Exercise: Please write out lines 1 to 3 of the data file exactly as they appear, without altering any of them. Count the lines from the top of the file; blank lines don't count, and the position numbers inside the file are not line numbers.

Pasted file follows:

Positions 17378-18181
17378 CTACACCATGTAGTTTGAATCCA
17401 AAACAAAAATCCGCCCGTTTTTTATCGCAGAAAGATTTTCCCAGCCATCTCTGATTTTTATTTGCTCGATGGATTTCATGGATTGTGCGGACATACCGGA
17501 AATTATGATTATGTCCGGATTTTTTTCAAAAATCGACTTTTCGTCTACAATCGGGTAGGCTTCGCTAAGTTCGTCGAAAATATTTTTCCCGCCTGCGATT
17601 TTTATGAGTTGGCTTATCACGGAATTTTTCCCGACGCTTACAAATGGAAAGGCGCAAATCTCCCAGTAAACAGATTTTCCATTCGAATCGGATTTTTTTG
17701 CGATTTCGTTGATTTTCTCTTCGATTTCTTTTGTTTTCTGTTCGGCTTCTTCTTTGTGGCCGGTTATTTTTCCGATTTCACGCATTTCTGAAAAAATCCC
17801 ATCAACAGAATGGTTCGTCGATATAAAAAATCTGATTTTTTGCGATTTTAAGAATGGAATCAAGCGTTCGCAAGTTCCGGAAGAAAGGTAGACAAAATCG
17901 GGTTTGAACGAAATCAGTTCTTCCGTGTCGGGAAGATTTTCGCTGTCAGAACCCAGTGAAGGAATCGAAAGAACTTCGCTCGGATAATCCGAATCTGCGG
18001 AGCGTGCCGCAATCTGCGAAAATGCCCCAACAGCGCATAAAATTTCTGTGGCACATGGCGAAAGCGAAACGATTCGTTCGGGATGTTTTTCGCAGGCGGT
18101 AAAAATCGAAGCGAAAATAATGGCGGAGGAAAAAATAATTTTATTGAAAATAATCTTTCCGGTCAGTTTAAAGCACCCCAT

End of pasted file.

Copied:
Positions 17378-18181
17378 CTACACCATGTAGTTTGAATCCA
17401 AAACAAAAATCCGCCCGTTTTTTATCGCAGAAAGATTTTCCCAGCCATCTCTGATTTTTATTTGCTCGATGGATTTCATGGATTGTGCGGACATACCGGA